At a recent Meetup, I was reminded of a pesky question that has long plagued me: why does film come in 12, 24, or 36 exposures?
The upper limit is somewhat understandable. An arbitrary cartridge size was chosen by Oskar Barnack at Leica many moons ago (there are 12 lunar cycles in a solar year, and 12 hours ante and 12 hours post meridiem), and given the thickness of the film base, only a certain length of film would fit in the cartridge. That length is roughly five feet (there are 12 inches in a foot), and turns out to allow 36 exposures of film (each of which is 24x36mm (i.e., 12*2, and 12*3)).
Where do all these 12's come from? From the cellular to the social to the religious, 12 is everywhere:
- 12 biochemical salts in every human cell
- 12 ganglia in the human body
- 12 cranial nerves
- 12 ribs on the ribcage
- 12 finger bones on each hand
- 12 basic hues in the color wheel
- 12 jurors on a jury
- 12 roses
- 12 face cards in a card deck
- 12 cans in a fridge pack
- 12 eggs in a carton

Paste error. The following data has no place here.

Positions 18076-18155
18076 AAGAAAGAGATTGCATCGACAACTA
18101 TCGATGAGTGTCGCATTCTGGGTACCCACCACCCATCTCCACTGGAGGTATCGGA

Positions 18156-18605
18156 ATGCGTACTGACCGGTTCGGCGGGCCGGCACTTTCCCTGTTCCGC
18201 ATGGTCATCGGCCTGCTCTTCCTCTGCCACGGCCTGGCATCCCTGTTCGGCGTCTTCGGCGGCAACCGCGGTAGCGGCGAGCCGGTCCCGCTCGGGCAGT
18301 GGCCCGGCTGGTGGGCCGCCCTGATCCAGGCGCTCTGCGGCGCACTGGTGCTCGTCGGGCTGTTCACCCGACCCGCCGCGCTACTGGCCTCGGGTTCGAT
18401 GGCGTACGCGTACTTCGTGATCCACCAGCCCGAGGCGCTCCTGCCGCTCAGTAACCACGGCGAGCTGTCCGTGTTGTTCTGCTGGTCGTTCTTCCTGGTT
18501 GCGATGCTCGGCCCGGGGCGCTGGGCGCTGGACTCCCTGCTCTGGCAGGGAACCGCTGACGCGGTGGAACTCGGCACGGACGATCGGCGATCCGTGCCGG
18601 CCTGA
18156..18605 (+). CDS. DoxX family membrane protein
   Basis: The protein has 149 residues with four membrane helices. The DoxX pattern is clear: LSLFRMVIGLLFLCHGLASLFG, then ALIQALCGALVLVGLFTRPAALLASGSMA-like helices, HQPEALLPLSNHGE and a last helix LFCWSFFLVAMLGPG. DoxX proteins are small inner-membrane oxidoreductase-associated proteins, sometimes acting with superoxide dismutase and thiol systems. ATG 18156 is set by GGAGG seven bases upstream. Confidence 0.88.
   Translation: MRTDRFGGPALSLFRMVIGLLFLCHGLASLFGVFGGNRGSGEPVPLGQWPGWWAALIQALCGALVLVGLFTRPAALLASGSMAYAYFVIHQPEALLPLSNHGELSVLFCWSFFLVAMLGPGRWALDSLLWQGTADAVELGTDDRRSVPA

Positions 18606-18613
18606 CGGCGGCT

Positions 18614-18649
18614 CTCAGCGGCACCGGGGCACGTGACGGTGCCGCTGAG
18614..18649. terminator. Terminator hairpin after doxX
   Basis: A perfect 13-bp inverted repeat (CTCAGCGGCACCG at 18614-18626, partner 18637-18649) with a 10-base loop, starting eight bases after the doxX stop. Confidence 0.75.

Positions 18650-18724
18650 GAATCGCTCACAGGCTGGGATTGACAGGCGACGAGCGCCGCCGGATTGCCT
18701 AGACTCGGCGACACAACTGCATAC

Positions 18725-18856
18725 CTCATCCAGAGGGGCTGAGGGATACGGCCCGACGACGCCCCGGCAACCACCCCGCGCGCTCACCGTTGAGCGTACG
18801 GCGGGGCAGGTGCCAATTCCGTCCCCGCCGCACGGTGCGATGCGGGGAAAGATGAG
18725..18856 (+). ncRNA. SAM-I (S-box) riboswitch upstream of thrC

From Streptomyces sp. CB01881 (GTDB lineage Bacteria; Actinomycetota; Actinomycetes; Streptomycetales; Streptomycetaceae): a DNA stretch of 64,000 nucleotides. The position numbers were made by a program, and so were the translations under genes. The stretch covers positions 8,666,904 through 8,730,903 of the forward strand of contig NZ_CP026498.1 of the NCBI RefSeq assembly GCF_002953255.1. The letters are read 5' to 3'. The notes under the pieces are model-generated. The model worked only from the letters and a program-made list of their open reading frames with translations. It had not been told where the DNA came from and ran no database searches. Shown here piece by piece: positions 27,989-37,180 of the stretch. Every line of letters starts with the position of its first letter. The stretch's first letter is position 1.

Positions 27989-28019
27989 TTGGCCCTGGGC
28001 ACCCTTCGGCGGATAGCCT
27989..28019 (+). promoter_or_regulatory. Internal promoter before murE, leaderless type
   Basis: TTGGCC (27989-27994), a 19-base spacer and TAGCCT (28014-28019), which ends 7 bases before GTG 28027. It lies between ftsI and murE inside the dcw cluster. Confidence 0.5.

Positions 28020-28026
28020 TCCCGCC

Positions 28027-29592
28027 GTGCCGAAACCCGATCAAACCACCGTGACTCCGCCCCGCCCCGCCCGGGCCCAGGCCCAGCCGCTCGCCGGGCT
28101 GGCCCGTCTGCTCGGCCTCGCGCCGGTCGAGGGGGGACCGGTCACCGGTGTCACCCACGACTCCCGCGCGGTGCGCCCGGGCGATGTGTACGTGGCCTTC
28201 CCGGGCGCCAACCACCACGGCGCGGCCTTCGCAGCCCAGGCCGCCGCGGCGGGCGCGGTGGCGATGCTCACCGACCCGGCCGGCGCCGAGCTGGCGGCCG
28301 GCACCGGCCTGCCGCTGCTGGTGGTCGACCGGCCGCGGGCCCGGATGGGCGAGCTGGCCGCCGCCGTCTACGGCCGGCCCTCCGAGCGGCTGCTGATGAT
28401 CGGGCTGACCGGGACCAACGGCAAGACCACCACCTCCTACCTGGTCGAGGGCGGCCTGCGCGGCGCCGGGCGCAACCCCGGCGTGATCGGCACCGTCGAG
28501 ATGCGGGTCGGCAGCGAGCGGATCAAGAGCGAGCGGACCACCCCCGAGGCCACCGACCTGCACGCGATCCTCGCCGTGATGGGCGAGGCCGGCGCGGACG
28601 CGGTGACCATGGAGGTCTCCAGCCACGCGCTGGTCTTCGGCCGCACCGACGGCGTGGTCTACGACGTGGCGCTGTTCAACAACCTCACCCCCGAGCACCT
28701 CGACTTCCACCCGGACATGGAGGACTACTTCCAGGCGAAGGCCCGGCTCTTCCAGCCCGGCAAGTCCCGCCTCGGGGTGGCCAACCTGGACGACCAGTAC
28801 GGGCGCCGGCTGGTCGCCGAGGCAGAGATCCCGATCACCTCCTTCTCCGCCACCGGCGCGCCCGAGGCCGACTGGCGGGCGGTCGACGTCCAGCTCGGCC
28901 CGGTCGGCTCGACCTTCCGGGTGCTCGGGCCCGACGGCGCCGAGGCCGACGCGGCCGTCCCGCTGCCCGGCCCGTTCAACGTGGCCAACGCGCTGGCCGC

- 12 Tribes of Israel
- 12 days of Christmas
- 12 Apostles
- 12 major gods of Olympus
Whether the result of Oskar Barnack's arms or a magical attraction to the number that's (literally) part of our DNA, 12 somehow works. It gives a sense of getting a great deal (the word itself stems from the Germanic compound "twalif," meaning "two-leftover"), and its divisors provide a lot of organizational flexibility (which is quite handy when cutting negatives).
Because I've found no clear answer why film comes to us in 12, 24, and 36 increments—or why we think that's normal—I'm sure to spend some of the 24 hours of the day over the next 12 months pondering the question.
Happy New Year's to you all! And here's hoping your next 12 * 5 inches of film are your best images yet!